Big Mistake, Tricia.

Apparently Pink Skirt was a wee bit faster than I'd anticipated. The course turned south right after the mile 7 marker, and my splits went south right along with it. I could feel myself slowing down, like in a cartoon. It was like the nightmares where you can't get your legs to move, even though you're in mortal danger from whatever it is that's chasing you.

I was furious about it for about a quarter mile. I was SO mad at myself for being boneheaded about my pace, about ignoring my body out of some sort of bizarre cockiness. And then, I got over it. I ate a Clif Shot. I plodded along. I felt better.

At Mile 8, I started to try to pick it up a little. It sucked. At Mile 8.5, I got to see the Weez and Small Child again. It made it suck less. Man, I love that kid.

Mile 9 came, eventually, and I knew that if I wanted to break 1:40, was I going to have to run a sub-10. I also knew that there were some steep hills ahead of me. And I was afraid.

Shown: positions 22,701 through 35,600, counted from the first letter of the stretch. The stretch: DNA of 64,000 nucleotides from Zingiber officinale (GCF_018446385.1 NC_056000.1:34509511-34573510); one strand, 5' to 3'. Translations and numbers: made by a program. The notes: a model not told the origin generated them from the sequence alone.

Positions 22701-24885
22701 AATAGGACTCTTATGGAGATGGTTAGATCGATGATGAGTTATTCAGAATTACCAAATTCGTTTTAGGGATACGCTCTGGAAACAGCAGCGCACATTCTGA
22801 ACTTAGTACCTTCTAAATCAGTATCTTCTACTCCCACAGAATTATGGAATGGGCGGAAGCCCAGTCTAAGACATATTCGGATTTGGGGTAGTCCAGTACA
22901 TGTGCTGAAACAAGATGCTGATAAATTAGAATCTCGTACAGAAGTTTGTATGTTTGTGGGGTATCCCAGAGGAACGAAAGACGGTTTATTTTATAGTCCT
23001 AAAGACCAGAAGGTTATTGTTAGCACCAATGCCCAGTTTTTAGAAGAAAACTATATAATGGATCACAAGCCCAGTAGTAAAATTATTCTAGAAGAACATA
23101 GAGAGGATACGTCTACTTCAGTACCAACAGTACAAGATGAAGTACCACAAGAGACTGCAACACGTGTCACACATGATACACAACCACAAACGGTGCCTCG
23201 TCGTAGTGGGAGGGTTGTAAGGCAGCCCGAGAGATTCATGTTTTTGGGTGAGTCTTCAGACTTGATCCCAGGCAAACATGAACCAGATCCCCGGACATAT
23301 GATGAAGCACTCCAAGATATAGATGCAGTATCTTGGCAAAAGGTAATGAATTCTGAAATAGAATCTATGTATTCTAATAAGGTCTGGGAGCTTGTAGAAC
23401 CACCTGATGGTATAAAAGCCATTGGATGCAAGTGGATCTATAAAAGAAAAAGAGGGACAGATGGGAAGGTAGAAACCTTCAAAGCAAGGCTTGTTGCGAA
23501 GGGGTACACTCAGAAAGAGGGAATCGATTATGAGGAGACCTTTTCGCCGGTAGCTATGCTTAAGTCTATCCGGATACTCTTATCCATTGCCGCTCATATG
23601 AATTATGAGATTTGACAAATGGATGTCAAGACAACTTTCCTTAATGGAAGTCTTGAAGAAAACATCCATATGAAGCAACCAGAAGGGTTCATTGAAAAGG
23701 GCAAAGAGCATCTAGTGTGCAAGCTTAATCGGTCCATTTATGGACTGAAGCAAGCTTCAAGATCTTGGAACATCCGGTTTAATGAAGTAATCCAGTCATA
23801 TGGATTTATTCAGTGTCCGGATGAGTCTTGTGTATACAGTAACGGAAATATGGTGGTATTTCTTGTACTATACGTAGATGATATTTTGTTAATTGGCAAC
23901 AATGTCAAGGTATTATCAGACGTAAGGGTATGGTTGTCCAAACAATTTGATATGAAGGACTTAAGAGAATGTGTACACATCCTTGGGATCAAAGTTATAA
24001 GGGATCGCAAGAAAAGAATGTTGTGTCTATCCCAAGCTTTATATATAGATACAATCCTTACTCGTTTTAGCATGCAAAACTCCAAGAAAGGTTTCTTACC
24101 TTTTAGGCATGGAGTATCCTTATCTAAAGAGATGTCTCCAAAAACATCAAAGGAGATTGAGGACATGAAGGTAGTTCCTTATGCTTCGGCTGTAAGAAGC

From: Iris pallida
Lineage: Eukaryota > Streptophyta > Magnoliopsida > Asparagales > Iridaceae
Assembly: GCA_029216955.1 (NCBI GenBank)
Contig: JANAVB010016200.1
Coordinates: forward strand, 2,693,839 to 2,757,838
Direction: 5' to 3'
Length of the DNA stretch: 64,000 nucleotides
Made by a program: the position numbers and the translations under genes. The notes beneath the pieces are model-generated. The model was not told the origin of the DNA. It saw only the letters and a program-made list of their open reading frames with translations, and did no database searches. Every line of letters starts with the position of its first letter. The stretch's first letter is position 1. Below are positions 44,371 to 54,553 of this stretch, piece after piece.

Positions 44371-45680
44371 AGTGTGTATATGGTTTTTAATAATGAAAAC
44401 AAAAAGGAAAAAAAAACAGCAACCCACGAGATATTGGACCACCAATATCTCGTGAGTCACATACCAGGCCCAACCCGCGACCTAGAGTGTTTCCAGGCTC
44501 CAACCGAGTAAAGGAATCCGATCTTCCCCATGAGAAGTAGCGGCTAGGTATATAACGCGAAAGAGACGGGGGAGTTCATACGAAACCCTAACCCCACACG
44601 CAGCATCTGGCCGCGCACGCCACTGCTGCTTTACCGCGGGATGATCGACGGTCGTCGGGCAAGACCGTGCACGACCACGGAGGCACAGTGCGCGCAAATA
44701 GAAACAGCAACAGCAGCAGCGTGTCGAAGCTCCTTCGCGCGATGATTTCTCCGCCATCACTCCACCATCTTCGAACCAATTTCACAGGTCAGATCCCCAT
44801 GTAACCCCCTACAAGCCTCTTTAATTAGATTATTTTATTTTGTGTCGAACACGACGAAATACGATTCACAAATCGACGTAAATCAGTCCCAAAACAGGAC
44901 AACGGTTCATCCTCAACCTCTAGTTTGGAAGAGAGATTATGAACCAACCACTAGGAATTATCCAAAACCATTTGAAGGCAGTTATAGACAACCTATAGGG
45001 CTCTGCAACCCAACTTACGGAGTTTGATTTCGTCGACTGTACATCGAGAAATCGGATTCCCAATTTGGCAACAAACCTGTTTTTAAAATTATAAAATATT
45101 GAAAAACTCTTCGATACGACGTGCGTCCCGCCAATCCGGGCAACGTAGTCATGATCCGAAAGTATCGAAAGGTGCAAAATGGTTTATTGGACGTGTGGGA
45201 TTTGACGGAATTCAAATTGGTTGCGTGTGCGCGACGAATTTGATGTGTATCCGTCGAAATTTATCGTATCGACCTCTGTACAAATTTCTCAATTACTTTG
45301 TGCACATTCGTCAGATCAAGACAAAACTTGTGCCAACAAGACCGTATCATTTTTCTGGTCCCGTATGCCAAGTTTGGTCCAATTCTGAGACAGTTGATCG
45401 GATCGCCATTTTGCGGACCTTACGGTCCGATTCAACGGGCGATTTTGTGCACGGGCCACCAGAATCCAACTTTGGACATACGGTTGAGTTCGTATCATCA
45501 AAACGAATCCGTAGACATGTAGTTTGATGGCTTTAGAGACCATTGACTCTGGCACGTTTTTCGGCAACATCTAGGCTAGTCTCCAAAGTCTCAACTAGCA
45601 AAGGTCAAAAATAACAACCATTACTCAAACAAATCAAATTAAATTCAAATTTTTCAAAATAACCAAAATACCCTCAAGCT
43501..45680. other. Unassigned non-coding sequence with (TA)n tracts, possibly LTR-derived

I started running faster. And it hurt. I eased off. And I got mad. And I pushed again. And it hurt. And I eased off. And I got mad. Lather, rinse, repeat.

Right at the crest of the second beyotch of a hill, Portly Training Partner and The Artist Formerly Known As The Artist (my BIL) were there, cheering for me and just being crazy (they'd run the 4-mile).

The last quarter-mile blew many, many kinds of goats. I just wanted to be done. I hurt and felt hot and cold and dizzy and urky. It briefly flashed into my conciousness that in October, at this point, I'd basically have to go do this again. And then six more miles on top of it. And WTF am I thinking?